Why A Car Ride With My Daughter Was So Important -- For Both Of Us
Today, it finally happened. My strong, resilient, self-sufficient, independent, loving, strong, caring, 10- (almost 11)-year-old 5th grader finally broke down.
This entire time (67 DAYS!), since she unknowingly walked out of her elementary classroom for the very last time on March 13, all the way up to this 9th week of being quarantined and physically isolating from every single person she knows (aside from our little family of five); my baby finally allowed her emotions to pour out of her sweet soul and truly feel all of the feelings that her young mind has been overwhelmed with the past few weeks.
Early in the afternoon, after yet another pointless argument with her siblings, and having to be reprimanded more than once, this little mini-me doled out that perfect amount of sass and attitude with a little bit of a raised voice that is needed to successfully flip that switch in me that turns me from a semi-calm momma to semi-rage machine, resulting in even more yelling (zero mommy points awarded).
A few moments later, she came and found me in the kitchen as I was preparing lunch. This amazing girl of mine had sought me out to apologize to me (cue heart-bursting love coursing through my veins) and make things right. I looked at her, knowing that the previous argument was deeper than what it seemed and I asked her why she had lost her cool.
She looked at me and with tears forming in her eyes, she told me, “It’s just that normally I would be playing with all of my friends right now.” And my heart ached.
I pulled her in to embrace her, wrapping her arms around me for a tighter hug and told her that it is okay to feel this. It is okay to cry. It is okay to be in pain. And to be sad. It is okay to hurt and to not be okay. And she had a good solid sob in my arms, then gave a long exhale and stepped back.
“Now, don’t you feel so much better after telling me what was wrong?” I asked. “It’s okay to realize that this sucks right now and things aren’t how they should be. But they will be, someday. And we can look forward to that. And in the meantime we can continue to Zoom with our friends and conduct socially distant visits with your grandparents. And we’ll all be okay, because we did what was right.”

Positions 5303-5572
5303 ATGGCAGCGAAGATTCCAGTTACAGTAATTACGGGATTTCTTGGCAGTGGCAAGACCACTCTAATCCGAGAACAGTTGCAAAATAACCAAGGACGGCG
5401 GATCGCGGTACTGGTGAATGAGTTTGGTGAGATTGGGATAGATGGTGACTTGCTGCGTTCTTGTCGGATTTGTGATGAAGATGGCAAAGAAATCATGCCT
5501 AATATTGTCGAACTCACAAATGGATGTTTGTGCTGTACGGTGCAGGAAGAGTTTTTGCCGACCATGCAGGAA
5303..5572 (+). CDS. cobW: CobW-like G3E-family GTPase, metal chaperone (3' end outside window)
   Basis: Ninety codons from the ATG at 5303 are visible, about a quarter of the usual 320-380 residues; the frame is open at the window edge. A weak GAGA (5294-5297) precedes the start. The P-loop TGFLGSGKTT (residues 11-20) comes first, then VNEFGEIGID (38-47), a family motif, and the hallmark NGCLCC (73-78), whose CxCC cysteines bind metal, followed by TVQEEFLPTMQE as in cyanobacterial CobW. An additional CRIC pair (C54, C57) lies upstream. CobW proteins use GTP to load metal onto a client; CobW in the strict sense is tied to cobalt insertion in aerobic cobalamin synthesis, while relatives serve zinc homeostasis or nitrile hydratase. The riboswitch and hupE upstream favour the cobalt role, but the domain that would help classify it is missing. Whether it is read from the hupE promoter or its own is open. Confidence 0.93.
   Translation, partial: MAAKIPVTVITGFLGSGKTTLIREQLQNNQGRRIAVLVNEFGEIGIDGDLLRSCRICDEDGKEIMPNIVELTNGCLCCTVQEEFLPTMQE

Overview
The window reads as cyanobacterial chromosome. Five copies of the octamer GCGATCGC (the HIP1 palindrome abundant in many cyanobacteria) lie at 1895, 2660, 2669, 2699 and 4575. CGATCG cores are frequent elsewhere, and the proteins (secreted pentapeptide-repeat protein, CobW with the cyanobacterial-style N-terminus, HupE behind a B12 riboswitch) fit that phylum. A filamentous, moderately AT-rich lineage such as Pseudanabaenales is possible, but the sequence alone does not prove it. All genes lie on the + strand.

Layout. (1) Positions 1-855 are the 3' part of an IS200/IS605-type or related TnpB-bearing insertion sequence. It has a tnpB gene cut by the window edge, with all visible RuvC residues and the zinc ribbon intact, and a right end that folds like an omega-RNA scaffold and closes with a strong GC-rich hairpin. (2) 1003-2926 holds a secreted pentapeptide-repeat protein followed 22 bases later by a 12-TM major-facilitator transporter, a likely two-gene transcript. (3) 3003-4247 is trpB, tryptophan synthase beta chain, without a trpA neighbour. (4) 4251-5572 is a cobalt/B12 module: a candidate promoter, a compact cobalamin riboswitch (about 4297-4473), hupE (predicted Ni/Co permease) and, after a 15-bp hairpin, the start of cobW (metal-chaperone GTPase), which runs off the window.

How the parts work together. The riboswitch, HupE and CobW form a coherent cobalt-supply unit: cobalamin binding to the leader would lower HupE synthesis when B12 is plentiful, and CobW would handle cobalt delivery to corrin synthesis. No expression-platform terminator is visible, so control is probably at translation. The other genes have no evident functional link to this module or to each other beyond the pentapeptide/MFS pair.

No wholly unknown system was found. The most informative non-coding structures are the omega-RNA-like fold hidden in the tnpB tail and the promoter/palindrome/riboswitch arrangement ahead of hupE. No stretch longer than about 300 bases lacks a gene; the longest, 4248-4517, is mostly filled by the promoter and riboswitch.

She nodded, wiping her eyes and asked me if we could go out for a solo drive later in the day — just the two of us. I quickly agreed, looking forward to a rare outing alone with my firstborn.
After finishing lunch and my daughter retrieving all of the art supplies for her siblings’ craft with daddy (our only way of freeing ourselves from the youngest members of our “Quaranteam”), we jumped in the car. She chose her music playlist and we headed out for one of her first trips to a store in the past couple of months so she could pick out a special birthday outfit for next week.
During our ride, we chatted, we sang, we danced, we laughed and we felt carefree. We talked about the prior day, when the kids were able to come along for their first trip to Nana and Papa’s house to deliver supplies. She told me it was so nice just being able to be near her grandparents and to be at their house — even if it was not the same as normal. That just their presence alone had eased her.
As we drove, I thought about all of the special events that students are missing out on, especially my 5th grader, who has been looking forward to graduating from elementary school. And I was once again shocked that it took this long for her to fully open up and allow her emotions to show.
In the car, our errands complete, I asked her how she felt. I asked if she felt rejuvenated, calm? If she felt ready to go back home. And, just the same as me, she was. We both felt it, a serene lightness. A burden unloaded.
To try to put into words the pride I feel in my daughter for the growth and potential I saw in her today would be impossible. Today, for a little while, my daughter was the guide and I, the follower. I paid close attention to her subtle tells and looked beneath the surface of the problem to find a more successful approach at helping her to cope with so much change and the emotions which all of this change has inflicted.
While we slowly begin to transition into reopenings, new protocols, different standards, and alterations in procedure, remember to diligently remain aware on how these changes and societal adjustments are affecting our children’s psyche. Keep an eye and an open heart on your babies at all times, and make it known to them that you are available for questions and conversation at any time.
Our children’s minds are under a great deal of stress right now, we as parents, must help unload that burden.
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